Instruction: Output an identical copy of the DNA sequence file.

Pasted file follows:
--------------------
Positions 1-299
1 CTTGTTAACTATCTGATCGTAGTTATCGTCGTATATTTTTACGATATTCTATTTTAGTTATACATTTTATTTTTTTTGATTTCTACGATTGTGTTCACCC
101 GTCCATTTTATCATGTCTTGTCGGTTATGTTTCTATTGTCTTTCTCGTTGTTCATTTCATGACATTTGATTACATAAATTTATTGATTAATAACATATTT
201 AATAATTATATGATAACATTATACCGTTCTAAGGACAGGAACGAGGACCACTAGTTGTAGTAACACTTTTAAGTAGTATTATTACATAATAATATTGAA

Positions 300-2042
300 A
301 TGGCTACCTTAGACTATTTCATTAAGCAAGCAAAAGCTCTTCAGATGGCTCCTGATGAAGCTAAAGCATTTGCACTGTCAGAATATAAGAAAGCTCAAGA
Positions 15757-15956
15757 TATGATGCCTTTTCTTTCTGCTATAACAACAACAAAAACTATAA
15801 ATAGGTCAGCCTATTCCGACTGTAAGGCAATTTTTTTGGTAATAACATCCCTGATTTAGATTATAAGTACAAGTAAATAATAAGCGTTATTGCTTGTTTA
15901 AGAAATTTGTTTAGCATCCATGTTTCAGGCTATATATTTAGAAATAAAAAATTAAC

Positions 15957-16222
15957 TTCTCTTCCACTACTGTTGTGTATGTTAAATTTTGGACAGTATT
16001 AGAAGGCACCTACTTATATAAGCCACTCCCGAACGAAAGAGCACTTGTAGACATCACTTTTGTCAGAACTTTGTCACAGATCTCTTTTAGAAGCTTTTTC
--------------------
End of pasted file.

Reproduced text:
Positions 1-299
1 CTTGTTAACTATCTGATCGTAGTTATCGTCGTATATTTTTACGATATTCTATTTTAGTTATACATTTTATTTTTTTTGATTTCTACGATTGTGTTCACCC
101 GTCCATTTTATCATGTCTTGTCGGTTATGTTTCTATTGTCTTTCTCGTTGTTCATTTCATGACATTTGATTACATAAATTTATTGATTAATAACATATTT
201 AATAATTATATGATAACATTATACCGTTCTAAGGACAGGAACGAGGACCACTAGTTGTAGTAACACTTTTAAGTAGTATTATTACATAATAATATTGAA

Positions 300-2042
300 A
301 TGGCTACCTTAGACTATTTCATTAAGCAAGCAAAAGCTCTTCAGATGGCTCCTGATGAAGCTAAAGCATTTGCACTGTCAGAATATAAGAAAGCTCAAGA
Positions 15757-15956
15757 TATGATGCCTTTTCTTTCTGCTATAACAACAACAAAAACTATAA
15801 ATAGGTCAGCCTATTCCGACTGTAAGGCAATTTTTTTGGTAATAACATCCCTGATTTAGATTATAAGTACAAGTAAATAATAAGCGTTATTGCTTGTTTA
15901 AGAAATTTGTTTAGCATCCATGTTTCAGGCTATATATTTAGAAATAAAAAATTAAC

Positions 15957-16222
15957 TTCTCTTCCACTACTGTTGTGTATGTTAAATTTTGGACAGTATT
16001 AGAAGGCACCTACTTATATAAGCCACTCCCGAACGAAAGAGCACTTGTAGACATCACTTTTGTCAGAACTTTGTCACAGATCTCTTTTAGAAGCTTTTTC